Around the World in 80 Days

Corrected entry: The tiles in Prince Hapi's Jaccuzi are made of Islamic art, and the mens costume are from when Constantinoble became Islambul (It was called that at first, then because they said it to much and they got tounge twisted it simpply became Istanbul) Then Istanbul didnt have princes they had sultans, also the sultans did not have seven wives, (or a massive statue of themselves). Nor did they play music that belly dancers dance to.

Correction: Remember: this is a fantasy movie, so I think it's allowed to have such mistakes. Another thing: "Istanbul" is derived from the Greek "Eis Tan Polis", which means "to the city", so your explanation about the twisted tongues is simply wrong.

Correction: It was either a cablegram or a telegram and it would have been unlikely that the British Post Office would have been able to send either in Chinese Pictographs, necessitating the use of English.

Corrected entry: When Fogg is debating that he can make it around the world in 80 days, He chooses 12:00 on the 80th day to return. When he decided this, the clock tower struck 12 o'clock, yet the bell in the clock tower only rings once, and then is not heard again.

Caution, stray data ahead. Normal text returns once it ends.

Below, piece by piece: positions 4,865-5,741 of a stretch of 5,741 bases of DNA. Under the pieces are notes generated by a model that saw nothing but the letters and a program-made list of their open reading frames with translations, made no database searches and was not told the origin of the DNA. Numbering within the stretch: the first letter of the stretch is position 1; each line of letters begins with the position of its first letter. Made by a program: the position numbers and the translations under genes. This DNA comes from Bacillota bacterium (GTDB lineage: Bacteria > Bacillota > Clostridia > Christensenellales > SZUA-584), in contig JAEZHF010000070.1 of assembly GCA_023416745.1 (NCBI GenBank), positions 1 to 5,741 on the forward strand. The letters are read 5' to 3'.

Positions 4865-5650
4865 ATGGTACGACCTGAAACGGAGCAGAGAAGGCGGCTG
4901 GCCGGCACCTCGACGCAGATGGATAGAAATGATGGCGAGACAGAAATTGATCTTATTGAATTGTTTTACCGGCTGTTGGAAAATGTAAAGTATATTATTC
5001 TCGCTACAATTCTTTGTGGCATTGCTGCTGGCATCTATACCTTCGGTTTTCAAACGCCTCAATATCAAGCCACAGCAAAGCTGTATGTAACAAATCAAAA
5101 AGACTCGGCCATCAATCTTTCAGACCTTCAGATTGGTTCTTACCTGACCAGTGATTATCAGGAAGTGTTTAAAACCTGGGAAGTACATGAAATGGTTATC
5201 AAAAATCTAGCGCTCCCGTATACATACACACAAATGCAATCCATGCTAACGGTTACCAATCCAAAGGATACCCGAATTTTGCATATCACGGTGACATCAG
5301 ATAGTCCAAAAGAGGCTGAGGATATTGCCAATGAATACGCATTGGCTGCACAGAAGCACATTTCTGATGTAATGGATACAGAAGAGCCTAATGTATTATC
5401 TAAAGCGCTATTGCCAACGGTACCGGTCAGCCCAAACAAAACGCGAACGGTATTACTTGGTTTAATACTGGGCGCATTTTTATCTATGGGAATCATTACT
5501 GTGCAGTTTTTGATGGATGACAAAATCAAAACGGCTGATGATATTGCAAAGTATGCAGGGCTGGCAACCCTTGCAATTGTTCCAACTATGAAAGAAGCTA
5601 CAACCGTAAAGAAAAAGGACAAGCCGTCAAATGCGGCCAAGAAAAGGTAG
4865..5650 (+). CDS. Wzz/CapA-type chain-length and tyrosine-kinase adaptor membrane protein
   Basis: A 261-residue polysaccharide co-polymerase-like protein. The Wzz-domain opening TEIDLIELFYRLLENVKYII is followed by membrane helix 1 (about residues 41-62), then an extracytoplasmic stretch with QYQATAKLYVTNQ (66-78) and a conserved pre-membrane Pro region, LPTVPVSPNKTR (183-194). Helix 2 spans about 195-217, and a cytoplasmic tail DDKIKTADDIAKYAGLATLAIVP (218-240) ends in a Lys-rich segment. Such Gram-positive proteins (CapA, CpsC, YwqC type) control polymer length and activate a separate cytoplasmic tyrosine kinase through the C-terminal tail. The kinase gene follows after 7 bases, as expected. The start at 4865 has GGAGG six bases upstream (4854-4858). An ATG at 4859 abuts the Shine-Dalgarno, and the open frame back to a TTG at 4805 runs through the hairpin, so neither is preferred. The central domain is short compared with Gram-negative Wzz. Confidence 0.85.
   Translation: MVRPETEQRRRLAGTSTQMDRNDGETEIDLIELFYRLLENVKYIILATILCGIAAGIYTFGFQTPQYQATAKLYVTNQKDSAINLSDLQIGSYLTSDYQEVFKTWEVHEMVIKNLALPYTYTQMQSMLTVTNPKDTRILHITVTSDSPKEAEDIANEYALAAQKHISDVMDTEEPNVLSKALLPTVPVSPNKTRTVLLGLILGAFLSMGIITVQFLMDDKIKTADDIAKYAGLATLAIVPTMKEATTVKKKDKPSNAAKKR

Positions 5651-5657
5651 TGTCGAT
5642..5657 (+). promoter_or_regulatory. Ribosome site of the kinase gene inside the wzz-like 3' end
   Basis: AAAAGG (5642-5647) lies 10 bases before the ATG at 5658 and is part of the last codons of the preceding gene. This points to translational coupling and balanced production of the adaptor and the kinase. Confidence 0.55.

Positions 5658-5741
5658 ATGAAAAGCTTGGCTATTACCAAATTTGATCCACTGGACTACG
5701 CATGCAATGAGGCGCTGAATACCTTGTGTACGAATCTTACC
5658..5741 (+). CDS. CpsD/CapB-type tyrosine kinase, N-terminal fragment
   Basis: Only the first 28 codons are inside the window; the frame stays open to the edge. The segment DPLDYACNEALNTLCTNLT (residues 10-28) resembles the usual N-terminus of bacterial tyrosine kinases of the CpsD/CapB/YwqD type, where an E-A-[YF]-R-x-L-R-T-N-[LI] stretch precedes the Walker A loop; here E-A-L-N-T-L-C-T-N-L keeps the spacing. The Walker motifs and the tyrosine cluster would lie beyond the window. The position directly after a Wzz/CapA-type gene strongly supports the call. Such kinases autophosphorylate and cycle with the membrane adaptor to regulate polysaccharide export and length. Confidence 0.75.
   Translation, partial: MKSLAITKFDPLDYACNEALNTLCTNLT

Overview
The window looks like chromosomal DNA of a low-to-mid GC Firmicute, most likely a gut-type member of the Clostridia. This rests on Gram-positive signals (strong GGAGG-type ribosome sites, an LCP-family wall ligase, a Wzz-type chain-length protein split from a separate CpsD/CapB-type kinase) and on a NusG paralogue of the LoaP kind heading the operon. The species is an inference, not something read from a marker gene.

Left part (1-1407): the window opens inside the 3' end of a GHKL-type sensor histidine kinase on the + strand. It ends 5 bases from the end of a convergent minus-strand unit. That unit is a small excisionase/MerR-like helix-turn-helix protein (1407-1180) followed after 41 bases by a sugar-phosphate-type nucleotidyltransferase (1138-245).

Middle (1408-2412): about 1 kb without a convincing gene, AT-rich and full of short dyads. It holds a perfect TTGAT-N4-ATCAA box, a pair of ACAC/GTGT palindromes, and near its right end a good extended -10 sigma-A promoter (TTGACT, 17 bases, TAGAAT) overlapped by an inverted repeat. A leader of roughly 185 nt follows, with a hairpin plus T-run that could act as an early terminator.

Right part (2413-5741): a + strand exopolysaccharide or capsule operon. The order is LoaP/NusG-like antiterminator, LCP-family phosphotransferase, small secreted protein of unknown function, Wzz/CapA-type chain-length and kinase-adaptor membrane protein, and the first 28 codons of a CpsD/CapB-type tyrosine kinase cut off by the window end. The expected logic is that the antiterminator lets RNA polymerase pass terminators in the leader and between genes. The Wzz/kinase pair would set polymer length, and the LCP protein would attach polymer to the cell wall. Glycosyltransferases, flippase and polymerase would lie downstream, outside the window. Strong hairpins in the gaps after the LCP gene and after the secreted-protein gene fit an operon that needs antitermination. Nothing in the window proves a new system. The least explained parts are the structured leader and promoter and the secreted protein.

Correction: Well no, he hears the bell then decides that he will return at 12:00. The clock was not striking 12 O'clock.

tw_stuart

Corrected entry: Lord Kelvin mentions evolution as if it is some abstract concept, but evolution was already quite a widespread theory at the time.

Sol Parker

Correction: Indeed and since its introduction, people on both sides of the debate have held passionate opinions on it and been dimissive of the opposing view. His attitude to evolution is quite in keeping with the arrogance he displays throughout the film.

tw_stuart

Corrected entry: The showdown between the travellers and General Fang in the New York warehouse features parts of the disassembled Statue of Liberty as backdrop. The original novel was written (and takes place) around 1872/73. Sculptor Frederic Auguste Bartholdi was commissioned to design the Statue of Liberty in 1876, while the finished statue arrived in New York Harbor in June of 1885. Also, the warehouse props are way too small for the real statue, but how and why could there be a finished subscale version at this time and place?

Correction: The NOVEL takes place in 1872/73 but THIS movie takes place at the turn of the century as said at the start of the movie (which is 1899).

Corrected entry: When Passepartout fights the ninja and Fogg helps him, Fogg boggles up the command and they kick Passepartout. Fogg says something, but no sounds could be heard.

Correction: Fogg is obviously talking under his breath to himself - just about everyone does this when they are thinking to themselves.

Corrected entry: When Phileas Fogg and his companions arrive back in London at the end of the film they realise that they are too late when they see that it is a few seconds after noon. However the clock only strikes once meaning that it should be one o'clock in the afternoon.